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Matthew A.S. Esworthy: Putting data security to the test

Earlier this spring, we learned one of the largest reported data breaches happened not to a government agency, large retailer or multinational corporation, but to an obscure Panamanian law firm. This should come as no surprise, given what we know about cybercrime today.

Professional firms – that is, law, accounting, and consulting firms – have become prime targets for two obvious reasons: 1) with relatively small technology budgets, they maintain weak defenses against intrusions; and 2) their networks contain highly valuable client information that may be used for any number of purposes – insider trading, extortion, or intellectual property theft, to name a few.

There should be no doubt about the threat: it is real, and sooner or later your firm will almost surely be attacked. Prior to the Panama Papers leak, the FBI issued a warning to the legal industry, encouraging firms to bolster their cyber-defenses, and news broke that 48 elite law firms had been targeted by Russian hackers. For months now, security experts have been warning professional firms that they must do more to secure client data.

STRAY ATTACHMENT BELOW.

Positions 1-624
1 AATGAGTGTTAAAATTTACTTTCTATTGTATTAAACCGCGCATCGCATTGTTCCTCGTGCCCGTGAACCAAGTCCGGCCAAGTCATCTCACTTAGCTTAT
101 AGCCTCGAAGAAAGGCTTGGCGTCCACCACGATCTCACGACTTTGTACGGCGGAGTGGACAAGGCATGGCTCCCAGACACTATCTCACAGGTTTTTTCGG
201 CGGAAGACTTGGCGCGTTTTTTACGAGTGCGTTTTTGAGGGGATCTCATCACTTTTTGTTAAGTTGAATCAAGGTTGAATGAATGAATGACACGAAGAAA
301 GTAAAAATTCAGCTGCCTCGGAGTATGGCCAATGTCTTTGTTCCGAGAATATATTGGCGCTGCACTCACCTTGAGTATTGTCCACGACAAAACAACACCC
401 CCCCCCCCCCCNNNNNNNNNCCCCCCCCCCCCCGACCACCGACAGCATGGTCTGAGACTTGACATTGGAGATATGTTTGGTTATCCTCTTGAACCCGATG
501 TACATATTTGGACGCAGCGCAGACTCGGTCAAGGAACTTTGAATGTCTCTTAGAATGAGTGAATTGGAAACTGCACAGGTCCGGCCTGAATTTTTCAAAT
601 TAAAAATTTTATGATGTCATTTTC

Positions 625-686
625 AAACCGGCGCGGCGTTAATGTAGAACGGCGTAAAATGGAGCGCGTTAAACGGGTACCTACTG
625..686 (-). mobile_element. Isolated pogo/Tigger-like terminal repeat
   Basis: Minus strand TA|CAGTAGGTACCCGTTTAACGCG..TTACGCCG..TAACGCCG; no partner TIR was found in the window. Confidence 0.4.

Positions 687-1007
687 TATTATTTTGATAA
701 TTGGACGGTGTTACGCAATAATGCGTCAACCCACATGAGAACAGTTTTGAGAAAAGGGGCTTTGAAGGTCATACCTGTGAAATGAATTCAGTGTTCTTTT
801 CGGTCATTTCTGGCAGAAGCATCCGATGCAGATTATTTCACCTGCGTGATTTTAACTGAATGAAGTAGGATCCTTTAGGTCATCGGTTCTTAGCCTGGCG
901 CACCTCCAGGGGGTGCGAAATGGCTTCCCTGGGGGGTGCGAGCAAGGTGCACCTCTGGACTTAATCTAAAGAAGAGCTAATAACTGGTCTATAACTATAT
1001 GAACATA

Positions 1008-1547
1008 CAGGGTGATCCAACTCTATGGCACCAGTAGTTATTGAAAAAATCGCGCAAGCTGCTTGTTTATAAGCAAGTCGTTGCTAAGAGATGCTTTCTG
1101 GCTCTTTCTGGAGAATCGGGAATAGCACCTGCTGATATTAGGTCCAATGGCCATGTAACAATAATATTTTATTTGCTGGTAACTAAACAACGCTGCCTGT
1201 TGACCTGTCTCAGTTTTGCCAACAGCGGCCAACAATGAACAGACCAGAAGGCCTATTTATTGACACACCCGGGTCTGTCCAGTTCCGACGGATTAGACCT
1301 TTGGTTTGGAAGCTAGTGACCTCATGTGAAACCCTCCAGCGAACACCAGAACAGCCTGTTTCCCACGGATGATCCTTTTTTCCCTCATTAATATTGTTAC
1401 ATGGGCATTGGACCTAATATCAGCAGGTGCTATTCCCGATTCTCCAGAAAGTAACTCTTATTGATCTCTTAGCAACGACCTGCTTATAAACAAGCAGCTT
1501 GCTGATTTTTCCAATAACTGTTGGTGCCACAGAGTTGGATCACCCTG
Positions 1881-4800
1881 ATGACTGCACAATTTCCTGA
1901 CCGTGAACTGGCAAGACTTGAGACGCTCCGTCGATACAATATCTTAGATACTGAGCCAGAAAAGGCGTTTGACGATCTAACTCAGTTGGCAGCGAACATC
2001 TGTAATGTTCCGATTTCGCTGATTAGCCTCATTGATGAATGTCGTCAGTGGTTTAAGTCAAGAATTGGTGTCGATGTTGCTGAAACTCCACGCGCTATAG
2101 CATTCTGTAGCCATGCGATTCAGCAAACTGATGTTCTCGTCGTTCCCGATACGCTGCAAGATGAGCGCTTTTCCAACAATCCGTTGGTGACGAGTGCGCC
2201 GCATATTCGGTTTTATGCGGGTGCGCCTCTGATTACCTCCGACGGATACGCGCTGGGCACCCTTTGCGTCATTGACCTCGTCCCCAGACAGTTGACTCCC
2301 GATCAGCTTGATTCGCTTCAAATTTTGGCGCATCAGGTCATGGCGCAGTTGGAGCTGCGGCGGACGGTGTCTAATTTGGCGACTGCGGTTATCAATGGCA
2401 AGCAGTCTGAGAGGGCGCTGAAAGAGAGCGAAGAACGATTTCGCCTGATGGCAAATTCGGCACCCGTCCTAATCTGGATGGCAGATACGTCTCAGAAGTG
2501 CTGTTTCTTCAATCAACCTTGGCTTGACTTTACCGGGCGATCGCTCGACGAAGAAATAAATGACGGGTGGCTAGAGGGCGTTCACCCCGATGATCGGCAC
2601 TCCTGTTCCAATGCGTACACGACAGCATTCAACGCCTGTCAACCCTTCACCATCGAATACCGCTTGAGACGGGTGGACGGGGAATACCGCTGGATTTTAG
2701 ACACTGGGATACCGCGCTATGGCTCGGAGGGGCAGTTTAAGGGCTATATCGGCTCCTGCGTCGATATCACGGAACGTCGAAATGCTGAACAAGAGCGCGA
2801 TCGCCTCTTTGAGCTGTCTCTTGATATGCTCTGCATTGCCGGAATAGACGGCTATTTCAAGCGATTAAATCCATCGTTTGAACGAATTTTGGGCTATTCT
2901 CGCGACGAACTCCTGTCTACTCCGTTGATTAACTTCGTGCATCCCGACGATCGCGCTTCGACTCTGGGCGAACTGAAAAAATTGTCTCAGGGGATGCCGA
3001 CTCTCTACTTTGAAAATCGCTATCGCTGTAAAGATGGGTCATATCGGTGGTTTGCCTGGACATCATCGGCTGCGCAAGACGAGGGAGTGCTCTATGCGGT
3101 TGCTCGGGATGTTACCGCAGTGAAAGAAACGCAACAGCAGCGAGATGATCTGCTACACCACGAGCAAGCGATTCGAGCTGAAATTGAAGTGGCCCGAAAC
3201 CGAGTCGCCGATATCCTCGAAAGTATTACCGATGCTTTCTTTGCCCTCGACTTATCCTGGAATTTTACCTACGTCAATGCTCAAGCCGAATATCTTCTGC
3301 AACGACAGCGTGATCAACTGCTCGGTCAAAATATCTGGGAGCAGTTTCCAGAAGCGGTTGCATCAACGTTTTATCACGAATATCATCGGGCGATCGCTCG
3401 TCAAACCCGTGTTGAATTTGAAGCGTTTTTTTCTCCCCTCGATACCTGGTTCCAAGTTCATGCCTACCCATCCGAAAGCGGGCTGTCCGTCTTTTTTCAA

What exactly should be done? The solution is not merely technological. It cannot be outsourced to a technology vendor. Nor can firms expect to prepare adequately by drafting a new privacy policy and filing it away. Today’s pervasive cybersecurity threats demand a comprehensive data-security strategy that is supported and overseen by senior leadership and knowledgeable professionals.

Such a strategy incorporates many component parts, but here are seven basic steps for professional firms that find themselves unprepared:

1. Involve senior leadership in communicating and enforcing data security policies. Having partners and executives involved in the communication and enforcement of policy helps immeasurably. Those at the top of the organizational chart are in the best position to deliver the message that data security is a function of excellent client service.